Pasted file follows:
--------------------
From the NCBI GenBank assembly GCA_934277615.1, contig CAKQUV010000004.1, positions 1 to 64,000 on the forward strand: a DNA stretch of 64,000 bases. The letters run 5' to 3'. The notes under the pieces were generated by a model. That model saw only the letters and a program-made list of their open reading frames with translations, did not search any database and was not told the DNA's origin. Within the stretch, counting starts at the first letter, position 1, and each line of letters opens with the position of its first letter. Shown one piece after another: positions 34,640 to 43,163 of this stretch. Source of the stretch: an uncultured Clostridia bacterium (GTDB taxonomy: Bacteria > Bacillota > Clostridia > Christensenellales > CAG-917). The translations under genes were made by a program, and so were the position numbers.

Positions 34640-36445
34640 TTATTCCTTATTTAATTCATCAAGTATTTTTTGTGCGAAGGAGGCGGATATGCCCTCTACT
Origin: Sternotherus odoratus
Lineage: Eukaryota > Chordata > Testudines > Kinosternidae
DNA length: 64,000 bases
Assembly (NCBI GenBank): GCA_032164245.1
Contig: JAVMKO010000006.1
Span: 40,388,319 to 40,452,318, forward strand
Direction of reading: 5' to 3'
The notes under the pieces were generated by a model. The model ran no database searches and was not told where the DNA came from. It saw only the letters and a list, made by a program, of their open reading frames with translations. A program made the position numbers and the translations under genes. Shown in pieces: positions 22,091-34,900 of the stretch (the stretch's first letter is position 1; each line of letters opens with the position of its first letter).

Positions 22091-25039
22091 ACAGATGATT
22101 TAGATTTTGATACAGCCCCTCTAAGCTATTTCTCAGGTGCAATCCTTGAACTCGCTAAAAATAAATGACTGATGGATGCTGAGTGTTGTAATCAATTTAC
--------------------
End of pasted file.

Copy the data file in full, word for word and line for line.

From the NCBI GenBank assembly GCA_934277615.1, contig CAKQUV010000004.1, positions 1 to 64,000 on the forward strand: a DNA stretch of 64,000 bases. The letters run 5' to 3'. The notes under the pieces were generated by a model. That model saw only the letters and a program-made list of their open reading frames with translations, did not search any database and was not told the DNA's origin. Within the stretch, counting starts at the first letter, position 1, and each line of letters opens with the position of its first letter. Shown one piece after another: positions 34,640 to 43,163 of this stretch. Source of the stretch: an uncultured Clostridia bacterium (GTDB taxonomy: Bacteria > Bacillota > Clostridia > Christensenellales > CAG-917). The translations under genes were made by a program, and so were the position numbers.

Positions 34640-36445
34640 TTATTCCTTATTTAATTCATCAAGTATTTTTTGTGCGAAGGAGGCGGATATGCCCTCTACT
Origin: Sternotherus odoratus
Lineage: Eukaryota > Chordata > Testudines > Kinosternidae
DNA length: 64,000 bases
Assembly (NCBI GenBank): GCA_032164245.1
Contig: JAVMKO010000006.1
Span: 40,388,319 to 40,452,318, forward strand
Direction of reading: 5' to 3'
The notes under the pieces were generated by a model. The model ran no database searches and was not told where the DNA came from. It saw only the letters and a list, made by a program, of their open reading frames with translations. A program made the position numbers and the translations under genes. Shown in pieces: positions 22,091-34,900 of the stretch (the stretch's first letter is position 1; each line of letters opens with the position of its first letter).

Positions 22091-25039
22091 ACAGATGATT
22101 TAGATTTTGATACAGCCCCTCTAAGCTATTTCTCAGGTGCAATCCTTGAACTCGCTAAAAATAAATGACTGATGGATGCTGAGTGTTGTAATCAATTTAC